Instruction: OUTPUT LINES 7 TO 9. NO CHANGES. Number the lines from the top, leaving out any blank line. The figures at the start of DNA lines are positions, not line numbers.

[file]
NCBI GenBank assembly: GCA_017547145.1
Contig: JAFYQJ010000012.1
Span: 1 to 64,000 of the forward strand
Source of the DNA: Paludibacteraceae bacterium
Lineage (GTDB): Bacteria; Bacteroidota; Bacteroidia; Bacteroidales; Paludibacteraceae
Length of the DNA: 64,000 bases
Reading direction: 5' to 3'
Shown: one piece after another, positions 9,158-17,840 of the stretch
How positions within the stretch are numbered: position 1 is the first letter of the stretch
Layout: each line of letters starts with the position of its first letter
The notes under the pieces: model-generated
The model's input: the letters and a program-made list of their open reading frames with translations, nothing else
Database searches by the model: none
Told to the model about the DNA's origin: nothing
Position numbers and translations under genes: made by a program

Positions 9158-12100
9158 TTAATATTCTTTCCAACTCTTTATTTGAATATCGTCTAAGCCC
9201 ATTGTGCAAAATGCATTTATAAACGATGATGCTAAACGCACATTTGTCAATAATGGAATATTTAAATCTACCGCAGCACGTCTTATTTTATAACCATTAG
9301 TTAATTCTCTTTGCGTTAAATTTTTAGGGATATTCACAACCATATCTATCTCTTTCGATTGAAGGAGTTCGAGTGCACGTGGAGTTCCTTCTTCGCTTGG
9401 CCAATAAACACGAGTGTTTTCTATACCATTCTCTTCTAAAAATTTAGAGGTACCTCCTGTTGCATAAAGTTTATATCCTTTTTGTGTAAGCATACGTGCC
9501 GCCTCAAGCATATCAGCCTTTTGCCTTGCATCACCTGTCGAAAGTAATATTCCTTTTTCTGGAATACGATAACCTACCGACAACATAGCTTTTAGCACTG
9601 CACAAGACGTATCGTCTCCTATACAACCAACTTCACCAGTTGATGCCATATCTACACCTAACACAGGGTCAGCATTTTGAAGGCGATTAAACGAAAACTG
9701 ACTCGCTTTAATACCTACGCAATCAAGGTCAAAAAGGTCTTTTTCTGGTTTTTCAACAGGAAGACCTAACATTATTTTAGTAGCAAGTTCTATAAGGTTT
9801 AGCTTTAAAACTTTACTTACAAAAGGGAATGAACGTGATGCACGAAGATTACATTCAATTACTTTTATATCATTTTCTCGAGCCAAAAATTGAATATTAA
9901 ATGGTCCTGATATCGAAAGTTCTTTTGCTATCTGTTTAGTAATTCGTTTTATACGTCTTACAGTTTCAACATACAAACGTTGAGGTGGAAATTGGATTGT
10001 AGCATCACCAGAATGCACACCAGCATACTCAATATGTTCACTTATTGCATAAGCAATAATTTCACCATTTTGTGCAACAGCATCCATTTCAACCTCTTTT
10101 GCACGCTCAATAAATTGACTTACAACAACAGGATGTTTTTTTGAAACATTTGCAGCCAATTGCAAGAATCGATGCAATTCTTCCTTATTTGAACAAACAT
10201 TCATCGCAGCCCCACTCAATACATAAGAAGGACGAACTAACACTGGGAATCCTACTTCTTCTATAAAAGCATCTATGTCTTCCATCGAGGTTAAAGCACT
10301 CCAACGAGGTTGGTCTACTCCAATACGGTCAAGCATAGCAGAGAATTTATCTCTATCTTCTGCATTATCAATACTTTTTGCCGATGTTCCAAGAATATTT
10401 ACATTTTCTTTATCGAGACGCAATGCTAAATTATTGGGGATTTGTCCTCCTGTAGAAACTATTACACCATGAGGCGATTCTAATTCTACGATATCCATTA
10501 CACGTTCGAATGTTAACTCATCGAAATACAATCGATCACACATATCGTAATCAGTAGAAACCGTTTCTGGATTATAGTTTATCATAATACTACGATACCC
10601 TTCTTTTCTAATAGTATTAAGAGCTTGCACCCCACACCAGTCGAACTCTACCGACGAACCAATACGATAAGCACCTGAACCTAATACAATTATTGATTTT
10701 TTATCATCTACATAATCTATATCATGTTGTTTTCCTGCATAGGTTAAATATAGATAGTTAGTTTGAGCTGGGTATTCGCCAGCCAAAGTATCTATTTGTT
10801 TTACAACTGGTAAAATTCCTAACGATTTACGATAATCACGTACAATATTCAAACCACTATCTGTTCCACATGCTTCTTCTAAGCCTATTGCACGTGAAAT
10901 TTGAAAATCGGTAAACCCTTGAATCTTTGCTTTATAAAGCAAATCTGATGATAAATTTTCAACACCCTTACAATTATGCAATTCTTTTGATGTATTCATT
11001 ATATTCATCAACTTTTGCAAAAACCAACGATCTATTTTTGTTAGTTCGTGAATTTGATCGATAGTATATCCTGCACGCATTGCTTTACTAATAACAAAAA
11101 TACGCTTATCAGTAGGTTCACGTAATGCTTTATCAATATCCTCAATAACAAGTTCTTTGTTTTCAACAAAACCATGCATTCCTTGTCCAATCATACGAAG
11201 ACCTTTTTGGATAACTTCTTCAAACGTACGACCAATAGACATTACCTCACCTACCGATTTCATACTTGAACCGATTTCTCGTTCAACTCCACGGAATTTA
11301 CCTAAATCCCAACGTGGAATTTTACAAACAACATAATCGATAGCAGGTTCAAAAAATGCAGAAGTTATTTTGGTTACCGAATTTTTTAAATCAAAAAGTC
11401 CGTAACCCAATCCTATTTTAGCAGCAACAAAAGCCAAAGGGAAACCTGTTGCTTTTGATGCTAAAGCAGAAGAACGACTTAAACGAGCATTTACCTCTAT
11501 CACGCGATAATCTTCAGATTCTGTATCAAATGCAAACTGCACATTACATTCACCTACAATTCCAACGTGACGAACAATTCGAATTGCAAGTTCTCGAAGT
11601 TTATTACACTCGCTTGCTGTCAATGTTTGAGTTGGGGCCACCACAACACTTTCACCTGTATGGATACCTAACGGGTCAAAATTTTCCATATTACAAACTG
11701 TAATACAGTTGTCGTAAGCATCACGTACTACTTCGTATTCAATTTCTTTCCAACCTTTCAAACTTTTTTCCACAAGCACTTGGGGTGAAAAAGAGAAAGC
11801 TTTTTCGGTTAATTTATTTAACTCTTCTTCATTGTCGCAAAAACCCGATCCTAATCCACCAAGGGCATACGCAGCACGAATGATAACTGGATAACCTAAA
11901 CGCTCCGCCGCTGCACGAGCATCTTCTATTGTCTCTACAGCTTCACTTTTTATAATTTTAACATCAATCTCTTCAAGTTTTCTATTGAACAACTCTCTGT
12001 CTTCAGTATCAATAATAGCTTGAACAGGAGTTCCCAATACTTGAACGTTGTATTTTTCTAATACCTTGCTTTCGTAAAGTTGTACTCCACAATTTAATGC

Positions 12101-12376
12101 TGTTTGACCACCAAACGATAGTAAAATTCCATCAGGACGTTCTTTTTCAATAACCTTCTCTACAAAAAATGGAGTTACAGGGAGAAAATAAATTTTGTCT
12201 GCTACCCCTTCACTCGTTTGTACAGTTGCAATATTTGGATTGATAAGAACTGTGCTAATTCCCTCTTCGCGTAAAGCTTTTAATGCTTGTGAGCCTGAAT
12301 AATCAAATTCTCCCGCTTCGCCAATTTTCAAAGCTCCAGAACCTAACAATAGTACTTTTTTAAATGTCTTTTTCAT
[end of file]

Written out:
Reading direction: 5' to 3'
Shown: one piece after another, positions 9,158-17,840 of the stretch
How positions within the stretch are numbered: position 1 is the first letter of the stretch